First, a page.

JK: Things are definitely better, but that’s because of being able to deal with it in a whole new way. I’m able to pick up the phone or text a mate and vent. But that’s not to say I don’t have bad days, We all do, and it’s not wrong to have them, you just learn to deal with them more efficiently than before.
EP: I don’t think the general public has any idea of the pressure involved in music, is there something you’d like to say about that?
JK: It can seem like it’s all glitz and glamour, but there is a hell of a lot of work that goes on everyday behind closed doors that people will never know about. It’s like writing an album, we wrote maybe 50 songs, only 10-12 will make it and the other 38-40 will be archived and never heard. It’s the songs that are never heard that can arguably be more influential to the final product than some songs that made the album. These are the mistakes, these are the lessons we learned along the way.
EP: Do you think that pressure is heightened by the immediacy of social media and the exposure you have to fans and non fans alike?
JK: A lot of people paint a picture of the perfect life online but I don’t buy any of that, I’m not one to scrutinise over an Instagram post or something like that. But I can see how social media can add huge amounts of pressure on people, purely through what they see in other peoples profiles.
EP: It’s important to not suffer in silence and I hugely applaud you for your statement. Have the series of intimate gigs you’ve recently played helped to allay fears that your music is not relevant ? The reaction I saw at BOTF and recently at the Forum in Tunbridge Wells was hugely positive.
JK: Every show we play reinforces to us that people care. It’s something that’s hard to replicate anywhere else, having a room of people appreciate you for what you do will always be humbling. And it definitely feels like group therapy.
EP: Going forward how can music fans help artists to cope with the pressure involved in making music?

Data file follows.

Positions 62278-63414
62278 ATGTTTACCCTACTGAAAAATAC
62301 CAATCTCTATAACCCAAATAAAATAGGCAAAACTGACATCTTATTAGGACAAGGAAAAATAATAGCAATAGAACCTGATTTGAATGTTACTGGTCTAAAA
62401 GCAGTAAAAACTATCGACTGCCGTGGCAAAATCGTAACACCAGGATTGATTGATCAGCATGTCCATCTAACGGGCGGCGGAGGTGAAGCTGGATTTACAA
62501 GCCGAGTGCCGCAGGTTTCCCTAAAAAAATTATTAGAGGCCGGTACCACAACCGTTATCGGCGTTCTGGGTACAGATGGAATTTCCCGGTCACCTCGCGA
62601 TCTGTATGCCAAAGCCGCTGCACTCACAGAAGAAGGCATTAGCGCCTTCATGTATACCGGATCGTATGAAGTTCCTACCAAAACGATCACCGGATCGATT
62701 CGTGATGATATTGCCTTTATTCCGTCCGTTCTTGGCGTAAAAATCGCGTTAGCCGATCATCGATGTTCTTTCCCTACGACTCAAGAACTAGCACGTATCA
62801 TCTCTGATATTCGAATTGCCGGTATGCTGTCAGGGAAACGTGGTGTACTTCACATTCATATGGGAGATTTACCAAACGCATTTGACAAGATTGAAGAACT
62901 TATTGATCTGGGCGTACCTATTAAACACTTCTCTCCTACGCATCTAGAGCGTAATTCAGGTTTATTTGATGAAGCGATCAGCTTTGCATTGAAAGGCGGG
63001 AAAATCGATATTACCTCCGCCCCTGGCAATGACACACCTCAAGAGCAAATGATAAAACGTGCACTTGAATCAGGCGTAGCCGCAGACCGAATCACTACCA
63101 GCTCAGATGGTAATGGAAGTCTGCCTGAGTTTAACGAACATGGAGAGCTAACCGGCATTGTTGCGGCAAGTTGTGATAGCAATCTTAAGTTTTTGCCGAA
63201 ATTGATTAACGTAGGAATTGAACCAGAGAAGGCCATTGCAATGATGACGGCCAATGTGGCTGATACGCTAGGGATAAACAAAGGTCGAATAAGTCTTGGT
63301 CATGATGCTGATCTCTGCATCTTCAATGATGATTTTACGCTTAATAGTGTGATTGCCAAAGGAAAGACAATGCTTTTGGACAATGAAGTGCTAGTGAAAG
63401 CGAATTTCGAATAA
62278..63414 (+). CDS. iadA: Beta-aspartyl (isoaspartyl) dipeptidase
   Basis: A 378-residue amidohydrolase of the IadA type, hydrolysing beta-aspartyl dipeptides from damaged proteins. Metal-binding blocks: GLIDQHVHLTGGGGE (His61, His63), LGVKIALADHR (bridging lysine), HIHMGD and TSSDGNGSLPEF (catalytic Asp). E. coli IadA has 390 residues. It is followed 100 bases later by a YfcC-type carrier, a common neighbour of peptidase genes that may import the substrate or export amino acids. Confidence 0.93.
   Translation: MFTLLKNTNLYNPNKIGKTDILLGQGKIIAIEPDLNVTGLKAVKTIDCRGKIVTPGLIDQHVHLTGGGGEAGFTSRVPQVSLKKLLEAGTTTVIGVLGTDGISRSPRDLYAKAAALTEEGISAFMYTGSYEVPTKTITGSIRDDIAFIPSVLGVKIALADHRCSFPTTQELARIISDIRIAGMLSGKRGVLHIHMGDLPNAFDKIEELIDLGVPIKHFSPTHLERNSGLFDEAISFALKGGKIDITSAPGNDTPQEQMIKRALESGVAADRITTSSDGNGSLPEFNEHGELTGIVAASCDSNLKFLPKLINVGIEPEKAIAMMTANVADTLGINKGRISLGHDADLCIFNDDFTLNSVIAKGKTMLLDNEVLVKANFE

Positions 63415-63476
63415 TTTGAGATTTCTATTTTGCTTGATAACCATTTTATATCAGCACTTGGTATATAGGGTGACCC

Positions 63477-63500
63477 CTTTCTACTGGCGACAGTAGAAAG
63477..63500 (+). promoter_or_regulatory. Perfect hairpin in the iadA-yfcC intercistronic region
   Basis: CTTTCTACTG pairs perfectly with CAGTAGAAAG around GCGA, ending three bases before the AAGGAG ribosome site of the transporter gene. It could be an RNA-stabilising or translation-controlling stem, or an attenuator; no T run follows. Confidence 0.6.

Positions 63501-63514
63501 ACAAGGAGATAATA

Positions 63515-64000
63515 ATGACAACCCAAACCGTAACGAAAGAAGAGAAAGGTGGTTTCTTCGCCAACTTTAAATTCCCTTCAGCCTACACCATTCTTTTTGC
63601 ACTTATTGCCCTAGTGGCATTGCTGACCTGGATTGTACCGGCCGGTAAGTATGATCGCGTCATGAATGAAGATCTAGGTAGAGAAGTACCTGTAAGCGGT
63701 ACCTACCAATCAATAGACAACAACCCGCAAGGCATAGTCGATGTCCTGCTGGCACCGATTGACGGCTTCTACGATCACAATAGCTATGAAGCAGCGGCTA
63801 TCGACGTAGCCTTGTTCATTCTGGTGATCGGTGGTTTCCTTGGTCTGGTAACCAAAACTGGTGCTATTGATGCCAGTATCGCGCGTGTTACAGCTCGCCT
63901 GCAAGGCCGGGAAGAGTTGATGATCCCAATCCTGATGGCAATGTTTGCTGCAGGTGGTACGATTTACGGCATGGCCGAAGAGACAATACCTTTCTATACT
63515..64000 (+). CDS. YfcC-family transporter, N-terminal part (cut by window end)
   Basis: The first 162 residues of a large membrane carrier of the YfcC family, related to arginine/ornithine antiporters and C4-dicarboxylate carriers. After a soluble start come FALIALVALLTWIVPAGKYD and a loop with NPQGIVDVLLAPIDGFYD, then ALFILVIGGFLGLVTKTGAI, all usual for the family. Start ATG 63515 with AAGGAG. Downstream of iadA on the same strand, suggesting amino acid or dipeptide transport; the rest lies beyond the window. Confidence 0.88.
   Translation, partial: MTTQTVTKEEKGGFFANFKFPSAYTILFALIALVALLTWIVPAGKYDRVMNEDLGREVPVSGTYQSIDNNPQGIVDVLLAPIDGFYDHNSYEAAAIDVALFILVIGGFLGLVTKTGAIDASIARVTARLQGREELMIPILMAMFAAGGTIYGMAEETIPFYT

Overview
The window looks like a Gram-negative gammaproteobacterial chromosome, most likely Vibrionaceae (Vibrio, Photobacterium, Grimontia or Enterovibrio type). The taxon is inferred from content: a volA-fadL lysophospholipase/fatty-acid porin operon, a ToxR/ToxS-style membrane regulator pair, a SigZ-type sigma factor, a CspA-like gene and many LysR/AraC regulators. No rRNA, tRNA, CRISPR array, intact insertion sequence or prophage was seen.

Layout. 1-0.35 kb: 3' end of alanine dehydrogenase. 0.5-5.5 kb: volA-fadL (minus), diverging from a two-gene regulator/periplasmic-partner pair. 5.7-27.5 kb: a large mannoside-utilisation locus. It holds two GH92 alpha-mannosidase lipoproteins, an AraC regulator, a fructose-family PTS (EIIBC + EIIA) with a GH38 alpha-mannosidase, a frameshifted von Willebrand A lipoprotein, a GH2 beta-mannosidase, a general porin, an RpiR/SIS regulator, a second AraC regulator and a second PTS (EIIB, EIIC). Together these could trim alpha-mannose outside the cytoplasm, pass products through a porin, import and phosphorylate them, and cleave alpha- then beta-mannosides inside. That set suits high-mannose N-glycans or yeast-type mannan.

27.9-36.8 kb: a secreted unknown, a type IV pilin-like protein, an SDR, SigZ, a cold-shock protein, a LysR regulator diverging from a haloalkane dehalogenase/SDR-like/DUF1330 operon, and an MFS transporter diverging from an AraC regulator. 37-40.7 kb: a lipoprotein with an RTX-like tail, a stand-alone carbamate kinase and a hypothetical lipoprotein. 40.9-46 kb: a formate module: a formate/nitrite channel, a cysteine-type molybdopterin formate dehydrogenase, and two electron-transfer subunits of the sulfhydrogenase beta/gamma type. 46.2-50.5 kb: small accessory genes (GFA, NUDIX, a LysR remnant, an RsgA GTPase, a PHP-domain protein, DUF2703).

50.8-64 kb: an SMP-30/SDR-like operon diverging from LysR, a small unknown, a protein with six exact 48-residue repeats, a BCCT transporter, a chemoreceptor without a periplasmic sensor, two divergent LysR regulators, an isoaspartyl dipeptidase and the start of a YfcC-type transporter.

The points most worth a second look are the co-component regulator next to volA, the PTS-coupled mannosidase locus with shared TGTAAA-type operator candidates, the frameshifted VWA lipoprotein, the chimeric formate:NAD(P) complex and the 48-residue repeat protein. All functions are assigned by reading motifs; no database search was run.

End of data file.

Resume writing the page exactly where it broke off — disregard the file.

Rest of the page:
JK: It’s a two way street, our music helps people, and those people help us. Keep listening to new bands, going to shows and supporting those that are out there making music. If it wasn’t for a number of people doing that for us, we wouldn’t be here today. All I can say is thank you, for everything.
EP: I can’t wait to hear the full album, James, what can you tell us about its content?
JK: Group Therapy is just that, it’s a therapy session. Rolling through the many emotions that we faced over the past few years during the turmoil and triumph of Eliza and the bear.
EP: You’ve recently elected to play more intimate gigs. Has this helped to perfect the way the new music plays live and how it fits in with older material ? Has the feedback helped?
JK: Yeah we felt it right to deliver our new songs in an intimate setting to the most dedicated of fans! And it also meant we got to play the new songs about 30 times in a month so now we definitely can’t f*ck em up. Haha.
EP: Before we wind up I’d like to thank you for your time, thank you for your music and ask if you have a message for fans, a message for anyone going through the pain that you have?
JK: Firstly, thank you. Thank you for restoring our faith and helping us complete this second album.
And secondly, pick up the phone. Send that message. Ask for help. Ask for a coffee. Reach out, even if you don’t want to talk about everything. A little human contact goes a long way.
EP: James, you’re an inspiration with your honesty regarding your struggles and I thank you again. Good luck with the album and I’m sure I speak for all music fans when I say we are here for you.
JK: Thank you Steve, thanks for all your support!